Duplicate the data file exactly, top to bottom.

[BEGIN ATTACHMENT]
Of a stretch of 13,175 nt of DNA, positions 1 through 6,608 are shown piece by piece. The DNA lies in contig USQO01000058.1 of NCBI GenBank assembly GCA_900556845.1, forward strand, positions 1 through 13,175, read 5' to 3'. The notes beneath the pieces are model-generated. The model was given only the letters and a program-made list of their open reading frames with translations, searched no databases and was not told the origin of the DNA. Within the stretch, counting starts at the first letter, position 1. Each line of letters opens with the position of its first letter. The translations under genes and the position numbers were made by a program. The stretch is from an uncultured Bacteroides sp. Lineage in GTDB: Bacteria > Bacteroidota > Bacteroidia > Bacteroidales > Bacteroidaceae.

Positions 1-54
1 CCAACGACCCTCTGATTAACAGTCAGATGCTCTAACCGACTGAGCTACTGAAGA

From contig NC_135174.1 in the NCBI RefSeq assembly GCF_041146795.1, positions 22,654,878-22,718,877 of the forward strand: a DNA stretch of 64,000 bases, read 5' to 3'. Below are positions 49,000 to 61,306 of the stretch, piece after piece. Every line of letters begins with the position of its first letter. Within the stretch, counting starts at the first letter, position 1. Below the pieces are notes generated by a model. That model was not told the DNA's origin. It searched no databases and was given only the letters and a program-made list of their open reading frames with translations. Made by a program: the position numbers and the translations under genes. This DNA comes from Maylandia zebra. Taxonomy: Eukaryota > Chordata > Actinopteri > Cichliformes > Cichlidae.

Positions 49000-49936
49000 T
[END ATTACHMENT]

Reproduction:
Of a stretch of 13,175 nt of DNA, positions 1 through 6,608 are shown piece by piece. The DNA lies in contig USQO01000058.1 of NCBI GenBank assembly GCA_900556845.1, forward strand, positions 1 through 13,175, read 5' to 3'. The notes beneath the pieces are model-generated. The model was given only the letters and a program-made list of their open reading frames with translations, searched no databases and was not told the origin of the DNA. Within the stretch, counting starts at the first letter, position 1. Each line of letters opens with the position of its first letter. The translations under genes and the position numbers were made by a program. The stretch is from an uncultured Bacteroides sp. Lineage in GTDB: Bacteria > Bacteroidota > Bacteroidia > Bacteroidales > Bacteroidaceae.

Positions 1-54
1 CCAACGACCCTCTGATTAACAGTCAGATGCTCTAACCGACTGAGCTACTGAAGA

From contig NC_135174.1 in the NCBI RefSeq assembly GCF_041146795.1, positions 22,654,878-22,718,877 of the forward strand: a DNA stretch of 64,000 bases, read 5' to 3'. Below are positions 49,000 to 61,306 of the stretch, piece after piece. Every line of letters begins with the position of its first letter. Within the stretch, counting starts at the first letter, position 1. Below the pieces are notes generated by a model. That model was not told the DNA's origin. It searched no databases and was given only the letters and a program-made list of their open reading frames with translations. Made by a program: the position numbers and the translations under genes. This DNA comes from Maylandia zebra. Taxonomy: Eukaryota > Chordata > Actinopteri > Cichliformes > Cichlidae.

Positions 49000-49936
49000 T